Your driving school vehicle(s) literally drive your business, so making the right choice about make / model, whether to lease etc. can be vital.
The most vital piece of equipment to any instructor is their car. It is of central importance, not just as an essential instructional tool but also as an important source of advertising through livery / roof boxes / door panels. As such, you will need to ensure you make the right choice as to how to supply yourself, and, as you grow, your franchised instructors, with driving school vehicles. There are a variety of options available to you, and there are certainly pros and cons to each choice. The best value can be had by buying a vehicle outright, however this is rarely an option for instructors, and especially smaller schools, due to the large up-front expense, so we will focus on the two monthly-payment options, either buying on a finance plan or leasing.
When purchasing, you do benefit by owning the vehicle at the end of any finance period, but it may well be of little value by this point. It should, however, be worth at least some form of deposit on the next car. The purchase option also does allow you to claim back taxation equal to the interest on any payments and the depreciation value as set by the Inland Revenue, however as you retain ownership at the end of the finance period your principle payments against the capital are not claimable. In order to best recoup the finance of purchase it is recommended to finance over 3-5 years, a normal purchase period most car manufacturers will offer.
When leasing a driving school vehicle, you give the car back at the end of the lease period, under normal circumstances trading it in for a new model and starting a new lease. As such, leasing (compared to either outright or financed purchase) means you benefit from having a consistently modern car. While it is unlikely you will lose many pupils not having the latest model, having a more attractive, comfortable car certainly won’t discourage them. Don’t forget about yourself either as you’ll be spending a large portion of your professional life in-car, so there is clear benefit in keeping it up to date for your own comfort. Lease payments are also 100% tax deductible; as the lease is seen entirely as an expense this can be wholly written off against tax, which on top of making your accounts far simpler can also mean you end up better off than through financed purchase.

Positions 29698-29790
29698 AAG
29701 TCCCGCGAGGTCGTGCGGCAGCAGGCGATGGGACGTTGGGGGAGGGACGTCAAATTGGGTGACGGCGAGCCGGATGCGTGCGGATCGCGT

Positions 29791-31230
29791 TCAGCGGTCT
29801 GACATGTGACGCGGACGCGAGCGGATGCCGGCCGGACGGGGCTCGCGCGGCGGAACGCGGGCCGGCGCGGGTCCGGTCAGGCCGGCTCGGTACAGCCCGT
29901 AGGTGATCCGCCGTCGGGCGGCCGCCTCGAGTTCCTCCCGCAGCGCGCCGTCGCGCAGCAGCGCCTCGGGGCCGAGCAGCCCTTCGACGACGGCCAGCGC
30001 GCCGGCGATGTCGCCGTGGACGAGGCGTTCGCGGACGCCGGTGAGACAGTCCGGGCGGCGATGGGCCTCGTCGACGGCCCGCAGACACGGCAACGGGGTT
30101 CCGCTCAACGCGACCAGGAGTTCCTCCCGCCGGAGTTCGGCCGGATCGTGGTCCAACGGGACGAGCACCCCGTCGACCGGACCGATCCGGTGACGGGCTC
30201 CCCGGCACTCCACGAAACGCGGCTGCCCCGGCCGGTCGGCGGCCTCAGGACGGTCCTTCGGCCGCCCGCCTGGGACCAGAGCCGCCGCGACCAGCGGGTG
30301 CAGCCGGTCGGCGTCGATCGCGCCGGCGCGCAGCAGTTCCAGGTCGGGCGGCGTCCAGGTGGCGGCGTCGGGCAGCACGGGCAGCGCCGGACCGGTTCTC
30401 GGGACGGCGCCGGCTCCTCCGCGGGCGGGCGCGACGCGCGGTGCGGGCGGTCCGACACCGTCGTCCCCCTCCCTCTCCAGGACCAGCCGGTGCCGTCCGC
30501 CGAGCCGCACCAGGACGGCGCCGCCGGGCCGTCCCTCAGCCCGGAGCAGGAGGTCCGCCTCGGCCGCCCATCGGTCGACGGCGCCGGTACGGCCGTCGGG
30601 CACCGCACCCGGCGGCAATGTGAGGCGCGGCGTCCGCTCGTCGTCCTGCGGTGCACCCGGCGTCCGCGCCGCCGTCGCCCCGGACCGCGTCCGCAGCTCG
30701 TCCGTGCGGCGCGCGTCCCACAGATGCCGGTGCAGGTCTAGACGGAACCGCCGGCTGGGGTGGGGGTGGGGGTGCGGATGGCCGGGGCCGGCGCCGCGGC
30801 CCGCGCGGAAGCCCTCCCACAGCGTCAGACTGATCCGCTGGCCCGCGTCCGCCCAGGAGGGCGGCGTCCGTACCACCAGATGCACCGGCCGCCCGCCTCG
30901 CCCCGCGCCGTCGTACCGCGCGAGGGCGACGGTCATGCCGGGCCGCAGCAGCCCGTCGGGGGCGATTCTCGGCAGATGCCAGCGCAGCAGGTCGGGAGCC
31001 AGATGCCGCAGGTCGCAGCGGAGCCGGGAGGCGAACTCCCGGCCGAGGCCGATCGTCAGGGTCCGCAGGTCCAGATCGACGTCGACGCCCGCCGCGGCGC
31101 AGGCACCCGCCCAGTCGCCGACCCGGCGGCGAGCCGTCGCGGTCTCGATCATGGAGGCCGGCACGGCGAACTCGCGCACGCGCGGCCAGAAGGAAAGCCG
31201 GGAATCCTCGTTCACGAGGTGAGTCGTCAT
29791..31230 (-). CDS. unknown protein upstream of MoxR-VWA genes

While many car manufacturers and dealers are running maintenance inclusive options, do study the terms in details. For example, the ever-popular BMW MINI will not have its clutch covered as a driving school vehicle and there have been many examples of this failing after less than 30,000 miles. Others may limit the mileage, which can prove exceptionally expensive if you are to breech the service terms. In order to assure our associates a fair deal from a reputable company, we have partnered with CA Cars in order to offer short term hire, long term lease and financed purchase of a wide range of dual controlled vehicles.
Then there is the decision on what to offer your franchisees. Many of the big schools offer cars as part of the package, but almost all lease though major companies. Leasing offers a fixed cost and a replacement if things go wrong, although this is unlikely with such a new car. Smaller franchises often offer deals to their franchisees and arrange for the lease company to supply the car direct to the franchisee rather than the school including it in the franchise. This has distinct advantages to both you and your instructors when working on a small scale.
Keeping the car separate from the franchise means that you don’t have to accept the responsibility of your franchisees’ vehicles. If anything goes wrong, with the car, or with payments, it is between the lease company and your franchisee. This has advantages for the franchisee as well. They are free to take the car with them should they leave, and they are free to choose whatever options for the car that they wish to. Many instructors have family commitments that they may want their instruction vehicle to also accommodate. This way, the car is the instructor’s and they are free to use and enjoy it as they wish; for holidays, private use and professionally.